Hearing is important no matter your age — but you start to pay more attention to hearing problems and issues as you age.
We asked Dr. Kristen Rubin, of Keystone Audiology in Warwick, for some advice on hearing health. Here’s what she told us:
When things get loud, wear hearing protection, such as foam earplugs, over-the-ear noise-canceling headphones or custom ear molds. Noise levels become dangerous around 85 decibels. The louder the sound, the shorter the amount of time you can safely listen. At 85 dB, sounds start to cause damage after eight hours. A lawnmower can get up to 100 dB, which causes damage after one hour, and a concert can get up to 120 dB, which causes damage after only four minutes.
Drink your orange juice. A diet high in potassium can be beneficial, as potassium regulates the fluid in our inner ears. Bananas, potatoes, oranges and tomatoes are good sources of potassium.
It is hard to recognize your own hearing loss. It often happens slowly over time, and we tend to blame others at first for speaking softly, too quickly, or mumbling. Dr. Rubin suggests getting your hearing tested regularly to create a baseline, which can provide an early warning of hearing loss.
Get some hearing help. Once you know you have a problem, it’s time to explore a hearing aid.
One style is custom-made and fits in the ear only. This type can be so tiny that it is virtually invisible, sitting deep inside the canal, or it can be bigger and fill up the whole outside of the ear.
The other main type of hearing aid has two components, with one piece sitting inside the ear canal and a second piece sitting behind the ear, connected by a small wire or tube. Which you choose will depend on your hearing loss, dexterity in your fingers, and lifestyle.
Both styles can be high- or low- tech, too. For example, some connect directly to smartphones to stream phone calls to both ears, and you can make adjustments with an app on your phone. Some high-tech hearing aids can also count your steps, translate language in real time, or alert a loved one if you have fallen.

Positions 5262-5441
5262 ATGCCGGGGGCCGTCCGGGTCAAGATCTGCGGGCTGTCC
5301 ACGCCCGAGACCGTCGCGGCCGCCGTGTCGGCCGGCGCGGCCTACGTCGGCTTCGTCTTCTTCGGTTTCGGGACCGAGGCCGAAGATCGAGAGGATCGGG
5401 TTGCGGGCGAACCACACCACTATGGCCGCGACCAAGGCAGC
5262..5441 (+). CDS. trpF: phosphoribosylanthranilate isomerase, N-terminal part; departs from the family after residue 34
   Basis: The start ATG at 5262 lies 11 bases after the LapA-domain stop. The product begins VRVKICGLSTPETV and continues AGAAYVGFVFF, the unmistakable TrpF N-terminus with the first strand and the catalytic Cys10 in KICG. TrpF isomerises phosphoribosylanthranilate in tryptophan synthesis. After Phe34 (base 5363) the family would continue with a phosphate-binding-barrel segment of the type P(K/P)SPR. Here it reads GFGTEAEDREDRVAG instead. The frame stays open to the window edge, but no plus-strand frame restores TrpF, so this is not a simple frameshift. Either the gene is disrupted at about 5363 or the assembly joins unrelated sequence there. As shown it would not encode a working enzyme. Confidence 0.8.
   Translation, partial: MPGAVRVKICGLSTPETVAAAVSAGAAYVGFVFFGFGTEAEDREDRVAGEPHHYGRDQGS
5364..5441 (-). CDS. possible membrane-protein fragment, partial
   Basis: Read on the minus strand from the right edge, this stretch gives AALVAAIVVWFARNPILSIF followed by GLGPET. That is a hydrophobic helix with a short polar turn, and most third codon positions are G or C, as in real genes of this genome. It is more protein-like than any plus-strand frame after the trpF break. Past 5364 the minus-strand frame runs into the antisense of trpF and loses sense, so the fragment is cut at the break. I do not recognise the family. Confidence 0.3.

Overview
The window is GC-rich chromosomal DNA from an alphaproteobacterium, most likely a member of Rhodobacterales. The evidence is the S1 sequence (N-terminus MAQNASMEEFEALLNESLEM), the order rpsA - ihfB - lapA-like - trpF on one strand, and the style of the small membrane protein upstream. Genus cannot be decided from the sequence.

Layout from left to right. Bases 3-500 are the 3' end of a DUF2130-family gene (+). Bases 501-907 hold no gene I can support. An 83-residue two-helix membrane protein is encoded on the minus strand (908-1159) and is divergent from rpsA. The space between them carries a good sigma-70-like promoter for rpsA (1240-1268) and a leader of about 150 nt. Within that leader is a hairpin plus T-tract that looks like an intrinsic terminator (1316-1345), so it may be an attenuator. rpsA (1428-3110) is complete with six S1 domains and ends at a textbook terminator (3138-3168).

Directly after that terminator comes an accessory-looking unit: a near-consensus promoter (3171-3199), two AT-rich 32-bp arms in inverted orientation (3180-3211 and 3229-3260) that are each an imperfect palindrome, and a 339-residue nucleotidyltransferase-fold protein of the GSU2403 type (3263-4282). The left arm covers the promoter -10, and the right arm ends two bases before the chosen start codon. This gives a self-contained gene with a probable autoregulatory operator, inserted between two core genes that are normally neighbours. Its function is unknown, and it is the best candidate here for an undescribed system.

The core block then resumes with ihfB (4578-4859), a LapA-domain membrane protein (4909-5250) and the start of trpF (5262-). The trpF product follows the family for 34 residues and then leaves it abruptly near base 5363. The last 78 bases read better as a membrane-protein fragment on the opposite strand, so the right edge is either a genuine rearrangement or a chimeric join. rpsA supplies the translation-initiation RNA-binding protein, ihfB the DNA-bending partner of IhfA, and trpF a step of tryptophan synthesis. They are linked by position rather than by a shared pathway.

An ear implant is called for in rare cases when the hearing loss is so severe that a hearing aid is not powerful enough to help. It those cases, a cochlear implant may be the only option.
To avoid worsening hearing loss, the key is not to wait for treatment. As hearing is lost, the auditory part of the brain loses stimulation. If the hearing loss remains untreated for a long time, the brain “forgets” how to process and understand sound.
Rubin also said that if someone you know doesn’t hear well, speak to them slowly and clearly. And don’t speak from another room. Ideally, you should be three to six feet away, so the person can focus on you.
Rubin, who grew up in Warwick, attended the University of Connecticut, where she discovered audiology. She received a doctorate in audiology from Salus University, in Philadelphia. After several years in Philadelphia, she returned to Rhode Island to take over Dr. James Healey’s audiology practice.
“This was an opportunity I had hoped for,” she said in an email interview, “to merge my audiology background and my entrepreneurial spirit.”
FRAN OSTENDORF is the editor of Jewish Rhode Island.